Luckily, the Racing Enthusiasts and Suppliers Coalition (RESC) is challenging the EPA in court to better understand and protect our right to convert street vehicles into racecars. To explain who this coalition is, what it’s trying to do, and why its efforts affect each of us in the automotive aftermarket, we sat down with the RESC co-chair, Jon Pulli.

First, let’s start with the Clean Air Act. What was the original intention of the U.S. EPA with this?
Jon Pulli, co-chair of RESC: The Clean Air Act (CAA) authorized the EPA to establish air quality standards to protect public health. Over the 50 years EPA had been regulating motor vehicles before the 2016 rule, it had been a long-accepted understanding that the CAA did not prohibit the conversion of certified vehicles into racecars used solely for competition on private closed courses.

In 2016, the EPA altered the interpretation of the Clean Air Act. What did they change it to say?
In 2015, EPA published a 600-plus-page proposed rule to set greenhouse gas emissions standards for heavy-duty on-road vehicles. Buried in that proposal, EPA proposed a revision of its stance on the competition exemption:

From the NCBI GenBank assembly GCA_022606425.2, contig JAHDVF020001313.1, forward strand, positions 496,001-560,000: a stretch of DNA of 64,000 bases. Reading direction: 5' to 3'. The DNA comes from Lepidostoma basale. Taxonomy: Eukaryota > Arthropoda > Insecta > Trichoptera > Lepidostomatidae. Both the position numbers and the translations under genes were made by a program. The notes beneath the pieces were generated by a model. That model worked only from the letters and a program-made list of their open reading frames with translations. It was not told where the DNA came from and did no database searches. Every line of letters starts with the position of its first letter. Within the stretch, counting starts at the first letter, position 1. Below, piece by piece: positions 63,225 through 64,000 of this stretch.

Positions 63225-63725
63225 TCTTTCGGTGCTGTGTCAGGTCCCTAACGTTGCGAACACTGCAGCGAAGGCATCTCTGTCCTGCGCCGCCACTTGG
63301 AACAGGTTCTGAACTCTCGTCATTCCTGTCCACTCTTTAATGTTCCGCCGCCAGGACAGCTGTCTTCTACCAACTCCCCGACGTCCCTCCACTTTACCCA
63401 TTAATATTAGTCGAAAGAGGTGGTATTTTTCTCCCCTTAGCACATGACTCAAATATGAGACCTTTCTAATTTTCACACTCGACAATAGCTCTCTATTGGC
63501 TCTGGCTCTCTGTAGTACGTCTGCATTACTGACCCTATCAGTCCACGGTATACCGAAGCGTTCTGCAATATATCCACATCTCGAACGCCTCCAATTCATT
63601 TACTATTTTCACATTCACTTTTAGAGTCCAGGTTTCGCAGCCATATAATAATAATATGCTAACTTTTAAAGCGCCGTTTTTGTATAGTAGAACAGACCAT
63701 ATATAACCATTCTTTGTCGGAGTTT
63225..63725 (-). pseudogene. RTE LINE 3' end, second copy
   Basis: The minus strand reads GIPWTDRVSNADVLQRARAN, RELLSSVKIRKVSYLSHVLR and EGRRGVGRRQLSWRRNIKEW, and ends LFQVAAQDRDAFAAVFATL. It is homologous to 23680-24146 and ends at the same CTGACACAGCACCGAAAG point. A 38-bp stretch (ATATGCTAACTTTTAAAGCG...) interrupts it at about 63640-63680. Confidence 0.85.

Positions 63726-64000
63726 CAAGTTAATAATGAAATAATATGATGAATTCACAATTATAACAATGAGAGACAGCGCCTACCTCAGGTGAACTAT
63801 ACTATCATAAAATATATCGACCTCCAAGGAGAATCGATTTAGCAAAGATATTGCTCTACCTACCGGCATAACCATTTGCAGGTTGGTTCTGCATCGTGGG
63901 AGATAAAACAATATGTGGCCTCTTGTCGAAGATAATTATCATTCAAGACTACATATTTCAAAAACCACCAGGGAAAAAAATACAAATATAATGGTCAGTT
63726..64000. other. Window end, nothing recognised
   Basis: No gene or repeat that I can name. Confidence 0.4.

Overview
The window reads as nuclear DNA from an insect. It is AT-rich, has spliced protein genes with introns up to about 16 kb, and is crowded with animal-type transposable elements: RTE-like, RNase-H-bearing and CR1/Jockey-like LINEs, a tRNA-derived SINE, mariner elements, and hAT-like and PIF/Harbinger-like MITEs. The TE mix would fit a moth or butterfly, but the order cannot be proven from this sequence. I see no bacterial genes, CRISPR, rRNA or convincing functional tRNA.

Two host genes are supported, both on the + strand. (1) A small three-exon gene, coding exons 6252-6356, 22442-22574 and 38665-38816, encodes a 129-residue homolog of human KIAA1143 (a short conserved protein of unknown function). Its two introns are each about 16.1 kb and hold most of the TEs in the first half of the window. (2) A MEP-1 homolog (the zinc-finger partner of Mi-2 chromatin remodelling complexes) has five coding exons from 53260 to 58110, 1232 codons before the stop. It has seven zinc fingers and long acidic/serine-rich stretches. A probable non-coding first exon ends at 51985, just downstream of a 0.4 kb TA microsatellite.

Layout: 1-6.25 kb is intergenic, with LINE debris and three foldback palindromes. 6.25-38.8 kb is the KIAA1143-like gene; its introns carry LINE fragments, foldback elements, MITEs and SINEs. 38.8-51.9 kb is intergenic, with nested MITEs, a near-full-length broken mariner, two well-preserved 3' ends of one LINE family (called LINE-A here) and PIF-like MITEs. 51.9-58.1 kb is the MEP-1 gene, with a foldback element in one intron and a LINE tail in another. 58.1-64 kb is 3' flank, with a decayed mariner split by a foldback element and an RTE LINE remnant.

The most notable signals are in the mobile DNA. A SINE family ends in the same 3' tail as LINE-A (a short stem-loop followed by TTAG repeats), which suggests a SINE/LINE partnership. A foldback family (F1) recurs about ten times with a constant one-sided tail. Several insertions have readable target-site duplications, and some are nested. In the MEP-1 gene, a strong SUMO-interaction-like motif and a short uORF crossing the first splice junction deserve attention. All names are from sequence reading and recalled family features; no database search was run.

“EPA is proposing in 40 CFR 1037.601(a)(3) to clarify that the [CAA] does not allow any person to disable, remove, or render inoperative (i.e., tamper with) emission controls on a certified motor vehicle for purposes of competition. An existing provision in 40 CFR 1068.235 provides an exemption for nonroad engines converted for competition use. This provision reflects the explicit exclusion of engines used solely for competition from the CAA definition of “nonroad engine”. The proposed amendment clarifies that this part 1068 exemption does not apply for motor vehicles.”